Speaking of Korean, I just found a K-POP station on our radio dial at 107.5FM. Some of the music is pretty good! There’s a few “teeny bopper” tunes they play, but most of the up-tempo stuff is well written, with good beats and catchy hooks. I listen to that station often now. If only I could understand what they’re singing. The only Korean word I know are the names of the foods and Kumsumnida (thank you). lol

      My mom is a major Korean Drama junkie. She watches the stuff all day and night. She went as far as subscribing to the Korean soaps digital pay channel. So addicted, when she’s watching her favorite Korean show, don’t even ATTEMPT to interrupt her, lest you get yelled at. I mean, she gets furious! Whoah Aunty, go easy now! lol

      What’s funny is, normally you couldn’t catch me DEAD watching a soap opera, yet mom got me hooked on a K-drama series that ran a while back on the free channel called Don’t Hesitate.

      Hoo-wee, was that show INTENSE! Tear jerker ‘kine! Don’t Hesistate is about a young lady named Hyun who donated a part of her liver to her save her boyfriend – who was her first and only true love – from dying of what would otherwise be a fatal disease. The boyfriend was saved, but nobody would tell him that his girlfriend was the donor. After the operation, she went into a coma for a long time, where because her now saved boyfriend thought she might die, he moved on and married another girl and had a kid together with her. When Hyun came out of her coma, naturally she was DEVASTATED the very person she gave her body and soul to left her for another. But then a handsome chap named Tae Woo comes into her life to try and win her heart… and from there the plot takes all kinds of crazy twists and turns.

      I tell you, the writers of these K-dramas really love to twist up the storyline, constantly having you on the edge as to what will happen in the next episode. Certainly addicting as a viewer if you get sucked into it! K-drama suckahz! lol

      Seriously though, if you haven’t watched a K-drama before from beginning to end, I highly recommend Don’t Hesitate. Excellent show with an excellent cast!

      Reply
      • October 8, 2012 at 10:38 am
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        Mahalo Pomai!

        The two cuisines that I really miss whenever I’m back in LA (besides the obvious local food and Hawaiian food) is 1) old school Chop Suey House like at home. There is no place in LA that replicates Hawaii Chinese food. You cannot find Hawaii style ‘Abalone’ Soup, Kau Yuk or Crispy GauGee anywhere here. 2) As mentioned earlier Hawaii style Korean food. I miss it so much that when my hubby and I had our casual vow renewal at home in April we catered from Gina’s BBQ in Market City. :-) By the way I just sent you a friend request for Yelp.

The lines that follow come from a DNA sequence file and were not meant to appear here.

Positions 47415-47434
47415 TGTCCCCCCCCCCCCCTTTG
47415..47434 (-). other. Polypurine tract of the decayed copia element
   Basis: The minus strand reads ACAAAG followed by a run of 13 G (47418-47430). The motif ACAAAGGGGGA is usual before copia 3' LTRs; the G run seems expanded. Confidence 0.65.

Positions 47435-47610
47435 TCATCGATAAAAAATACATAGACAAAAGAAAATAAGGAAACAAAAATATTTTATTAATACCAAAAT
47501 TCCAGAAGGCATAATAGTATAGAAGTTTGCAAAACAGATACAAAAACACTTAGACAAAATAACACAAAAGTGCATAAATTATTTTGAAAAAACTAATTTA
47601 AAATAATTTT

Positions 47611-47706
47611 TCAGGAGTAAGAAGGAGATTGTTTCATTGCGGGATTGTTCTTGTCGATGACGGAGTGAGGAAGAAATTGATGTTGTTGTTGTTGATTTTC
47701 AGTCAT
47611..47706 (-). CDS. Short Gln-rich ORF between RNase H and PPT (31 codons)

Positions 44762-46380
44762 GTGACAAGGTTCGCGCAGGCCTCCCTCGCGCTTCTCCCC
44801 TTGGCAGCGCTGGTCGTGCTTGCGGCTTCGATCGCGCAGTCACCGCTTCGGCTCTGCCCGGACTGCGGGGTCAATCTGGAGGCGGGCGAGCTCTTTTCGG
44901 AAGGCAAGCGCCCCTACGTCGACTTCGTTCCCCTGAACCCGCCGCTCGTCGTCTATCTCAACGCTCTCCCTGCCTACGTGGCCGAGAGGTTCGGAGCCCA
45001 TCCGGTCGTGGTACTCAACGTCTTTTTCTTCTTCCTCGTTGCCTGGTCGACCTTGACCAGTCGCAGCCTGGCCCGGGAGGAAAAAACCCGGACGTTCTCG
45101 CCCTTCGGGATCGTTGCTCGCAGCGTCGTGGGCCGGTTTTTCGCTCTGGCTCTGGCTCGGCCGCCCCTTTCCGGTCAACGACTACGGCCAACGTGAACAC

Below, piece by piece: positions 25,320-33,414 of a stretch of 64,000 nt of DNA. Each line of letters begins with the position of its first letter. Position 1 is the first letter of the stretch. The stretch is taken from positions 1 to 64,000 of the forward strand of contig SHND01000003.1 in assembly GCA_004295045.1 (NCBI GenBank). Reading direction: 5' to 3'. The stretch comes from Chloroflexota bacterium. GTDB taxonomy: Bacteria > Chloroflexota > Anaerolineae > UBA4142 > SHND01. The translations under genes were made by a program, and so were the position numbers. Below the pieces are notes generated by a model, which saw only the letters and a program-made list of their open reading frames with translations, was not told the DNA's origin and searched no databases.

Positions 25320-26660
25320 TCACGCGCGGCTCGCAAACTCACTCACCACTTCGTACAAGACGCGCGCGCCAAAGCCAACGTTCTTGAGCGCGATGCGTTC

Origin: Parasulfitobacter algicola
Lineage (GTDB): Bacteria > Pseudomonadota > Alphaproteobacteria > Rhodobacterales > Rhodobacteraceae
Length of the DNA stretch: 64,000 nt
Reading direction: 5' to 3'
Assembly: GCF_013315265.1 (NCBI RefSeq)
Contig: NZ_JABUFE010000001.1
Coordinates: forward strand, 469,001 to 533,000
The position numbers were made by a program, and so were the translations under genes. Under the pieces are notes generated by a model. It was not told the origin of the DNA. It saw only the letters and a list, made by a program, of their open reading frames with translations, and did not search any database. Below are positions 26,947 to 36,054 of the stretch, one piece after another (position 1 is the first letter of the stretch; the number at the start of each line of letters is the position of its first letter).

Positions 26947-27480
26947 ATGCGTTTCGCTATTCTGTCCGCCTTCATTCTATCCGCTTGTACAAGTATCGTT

Reply
        • October 9, 2012 at 4:55 am
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          Da Hula Girl,

          Like Fish Jun (a.k.a. Fish Jeon/Joon/Junn), another dish apparently exclusive to Hawaii of the Chinese genre is “Cake Noodle”. Can you find that in your neck of the Cali’ woods? I bet not.

          You’re now my friend on Yelp. While there, check out my latest review on Aloha Tofu Mousse. Another thing you NEED to try when you come back home. MUST. Crazy insanely oishii-yo!

          Aloha,
          Pomai

          Reply
  • October 10, 2012 at 5:32 pm
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    What are the prices catering for meat jun by itself as well as kimchi??

    Reply
    • October 10, 2012 at 5:45 pm
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      Alexis, the PDF menu download provided in this post includes the entire catering menu price list.

      The price for catering a 21-piece pan of meat jun is $61.78 including tax.

      A tray of vegetables (which I’m assuming are a variety of Banchan) is $46.07 including tax.

      Download the entire menu PDF here:

      http://tastyislandhawaii.com/documents/tasty_korean_bbq_menu_7.12.pdf

      Reply
  • May 29, 2017 at 4:41 am
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    It’s hard to seek out knowledgeable individuals on this matter, however you sound like you know what you’re speaking about! Thanks

    Reply